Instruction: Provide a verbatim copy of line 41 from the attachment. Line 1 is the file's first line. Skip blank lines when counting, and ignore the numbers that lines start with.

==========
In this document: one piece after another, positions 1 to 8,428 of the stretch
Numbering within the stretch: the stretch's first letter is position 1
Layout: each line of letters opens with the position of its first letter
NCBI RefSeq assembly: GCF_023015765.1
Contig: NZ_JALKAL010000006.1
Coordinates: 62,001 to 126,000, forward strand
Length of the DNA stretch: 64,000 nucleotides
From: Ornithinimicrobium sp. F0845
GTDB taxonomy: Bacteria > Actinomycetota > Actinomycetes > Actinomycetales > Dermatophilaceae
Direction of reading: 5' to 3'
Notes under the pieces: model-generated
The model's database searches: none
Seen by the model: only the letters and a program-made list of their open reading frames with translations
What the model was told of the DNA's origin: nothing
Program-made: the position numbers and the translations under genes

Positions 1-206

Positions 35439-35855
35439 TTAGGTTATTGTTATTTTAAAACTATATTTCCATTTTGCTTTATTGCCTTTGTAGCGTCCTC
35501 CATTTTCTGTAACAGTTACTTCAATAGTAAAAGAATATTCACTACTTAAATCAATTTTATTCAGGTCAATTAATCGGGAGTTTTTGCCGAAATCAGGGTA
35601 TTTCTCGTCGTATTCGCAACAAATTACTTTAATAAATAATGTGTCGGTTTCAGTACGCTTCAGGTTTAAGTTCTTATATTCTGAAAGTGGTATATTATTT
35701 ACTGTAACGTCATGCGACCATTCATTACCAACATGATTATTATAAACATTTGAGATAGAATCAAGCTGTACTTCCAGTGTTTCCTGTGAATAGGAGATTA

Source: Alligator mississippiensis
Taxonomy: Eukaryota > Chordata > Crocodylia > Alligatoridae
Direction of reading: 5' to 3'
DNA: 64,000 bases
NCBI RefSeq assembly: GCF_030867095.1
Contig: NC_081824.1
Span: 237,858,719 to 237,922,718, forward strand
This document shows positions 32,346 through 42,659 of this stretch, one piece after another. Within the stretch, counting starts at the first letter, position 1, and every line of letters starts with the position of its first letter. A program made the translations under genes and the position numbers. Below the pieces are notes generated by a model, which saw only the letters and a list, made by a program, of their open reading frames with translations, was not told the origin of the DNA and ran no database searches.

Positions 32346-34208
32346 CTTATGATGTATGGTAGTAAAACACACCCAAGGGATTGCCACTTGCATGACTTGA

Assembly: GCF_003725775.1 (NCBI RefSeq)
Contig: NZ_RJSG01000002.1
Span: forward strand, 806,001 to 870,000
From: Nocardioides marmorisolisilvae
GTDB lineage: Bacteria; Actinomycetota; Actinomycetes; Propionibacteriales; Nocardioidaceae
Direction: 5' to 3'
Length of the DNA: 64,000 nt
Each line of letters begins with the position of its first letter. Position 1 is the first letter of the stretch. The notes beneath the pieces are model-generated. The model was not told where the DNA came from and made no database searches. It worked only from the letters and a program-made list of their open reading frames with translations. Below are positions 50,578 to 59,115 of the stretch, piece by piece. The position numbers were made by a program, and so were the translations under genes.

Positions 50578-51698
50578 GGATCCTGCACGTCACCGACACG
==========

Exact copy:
50578 GGATCCTGCACGTCACCGACACG